On April 18, 2016, the U.S. Supreme Court heard oral arguments in United States v. Texas, the lawsuit challenging President Obama’s executive actions on immigration. The case concerns a program that President Obama announced in November of 2014 called Deferred Action for Parents of Americans and Lawful Permanent Residents, or DAPA. This program would allow more than four million unauthorized and undocumented immigrants who are the parents of citizens or lawful permanent residents to apply for a program that would spare them from deportation and provide them work permits. President Obama issued these actions in response to Congress’ inactivity in dealing with immigration reform. Along with DAPA, President Obama announced an expansion to the existing program Deferred Action for Childhood Arrivals, or DACA, which is aimed at non-citizens who came to the country as children. A topic of argument in the case is whether or not the President has overstepped his authority by announcing these programs and taken over something that would normally be handled by Congress.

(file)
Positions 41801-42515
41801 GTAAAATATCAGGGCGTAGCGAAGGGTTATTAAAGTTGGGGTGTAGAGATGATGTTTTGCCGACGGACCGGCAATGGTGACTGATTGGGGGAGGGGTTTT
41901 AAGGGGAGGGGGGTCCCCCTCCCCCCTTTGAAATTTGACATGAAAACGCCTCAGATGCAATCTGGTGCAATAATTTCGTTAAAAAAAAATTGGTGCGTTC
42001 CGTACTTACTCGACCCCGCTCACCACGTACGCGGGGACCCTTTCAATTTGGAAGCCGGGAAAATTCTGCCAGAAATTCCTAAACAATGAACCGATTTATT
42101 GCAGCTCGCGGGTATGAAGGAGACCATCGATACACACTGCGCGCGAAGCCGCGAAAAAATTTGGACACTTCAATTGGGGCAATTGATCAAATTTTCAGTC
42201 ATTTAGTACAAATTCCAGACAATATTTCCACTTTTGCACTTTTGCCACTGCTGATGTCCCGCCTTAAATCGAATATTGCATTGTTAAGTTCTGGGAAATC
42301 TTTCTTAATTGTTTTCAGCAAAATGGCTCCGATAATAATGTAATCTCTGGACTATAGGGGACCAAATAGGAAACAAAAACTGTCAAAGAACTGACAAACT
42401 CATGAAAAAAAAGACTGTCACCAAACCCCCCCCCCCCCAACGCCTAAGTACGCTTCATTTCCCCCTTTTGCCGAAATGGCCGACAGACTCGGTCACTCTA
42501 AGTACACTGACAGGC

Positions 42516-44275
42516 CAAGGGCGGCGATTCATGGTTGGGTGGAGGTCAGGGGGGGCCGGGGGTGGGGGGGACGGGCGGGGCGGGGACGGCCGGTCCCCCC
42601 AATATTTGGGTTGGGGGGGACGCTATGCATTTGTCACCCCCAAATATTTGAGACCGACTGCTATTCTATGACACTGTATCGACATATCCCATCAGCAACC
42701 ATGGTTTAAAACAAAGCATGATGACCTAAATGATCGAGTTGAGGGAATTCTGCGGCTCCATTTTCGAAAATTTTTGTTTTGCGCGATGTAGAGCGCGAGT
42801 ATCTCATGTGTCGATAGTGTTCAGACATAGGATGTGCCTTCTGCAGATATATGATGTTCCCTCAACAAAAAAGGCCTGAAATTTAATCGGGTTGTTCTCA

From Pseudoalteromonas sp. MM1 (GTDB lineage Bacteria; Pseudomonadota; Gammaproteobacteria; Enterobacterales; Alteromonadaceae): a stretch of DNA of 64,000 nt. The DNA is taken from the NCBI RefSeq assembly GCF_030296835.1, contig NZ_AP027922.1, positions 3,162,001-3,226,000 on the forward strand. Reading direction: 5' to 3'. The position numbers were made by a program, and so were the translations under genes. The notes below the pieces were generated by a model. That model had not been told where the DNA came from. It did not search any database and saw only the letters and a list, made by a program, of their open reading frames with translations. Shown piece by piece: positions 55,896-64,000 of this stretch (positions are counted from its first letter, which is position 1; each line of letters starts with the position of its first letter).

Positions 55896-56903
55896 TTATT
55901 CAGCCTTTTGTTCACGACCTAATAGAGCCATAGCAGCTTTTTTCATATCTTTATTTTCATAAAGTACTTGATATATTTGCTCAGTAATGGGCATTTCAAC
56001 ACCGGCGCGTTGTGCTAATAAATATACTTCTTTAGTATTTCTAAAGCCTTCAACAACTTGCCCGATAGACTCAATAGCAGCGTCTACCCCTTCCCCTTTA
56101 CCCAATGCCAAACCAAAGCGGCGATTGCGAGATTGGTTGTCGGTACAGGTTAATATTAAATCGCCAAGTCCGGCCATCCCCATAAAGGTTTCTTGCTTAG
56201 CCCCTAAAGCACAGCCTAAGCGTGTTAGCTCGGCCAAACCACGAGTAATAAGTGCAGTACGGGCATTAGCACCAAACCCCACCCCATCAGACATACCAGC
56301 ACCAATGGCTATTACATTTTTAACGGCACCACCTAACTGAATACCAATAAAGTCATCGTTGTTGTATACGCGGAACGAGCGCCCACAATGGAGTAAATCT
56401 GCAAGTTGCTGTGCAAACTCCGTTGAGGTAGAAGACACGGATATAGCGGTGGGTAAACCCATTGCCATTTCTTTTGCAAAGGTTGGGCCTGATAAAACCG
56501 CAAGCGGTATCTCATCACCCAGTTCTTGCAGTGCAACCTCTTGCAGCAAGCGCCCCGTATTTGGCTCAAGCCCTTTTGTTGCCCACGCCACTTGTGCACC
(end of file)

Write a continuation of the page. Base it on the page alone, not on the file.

Most of the April 18 arguments suggest that the court will break in a 4-4 split along party lines. A 4-4 tie would uphold a Texas appeals court ruling that blocks the program and denies President Obama the chance to revive it while he remains in office, therefore allowing a renewed challenge to the plan once the court is back at capacity.
To read more information about the case, please visit the articles below:
To read the transcript of the court proceedings, click here.
Rachel is an intern with the firm and is not a practicing attorney.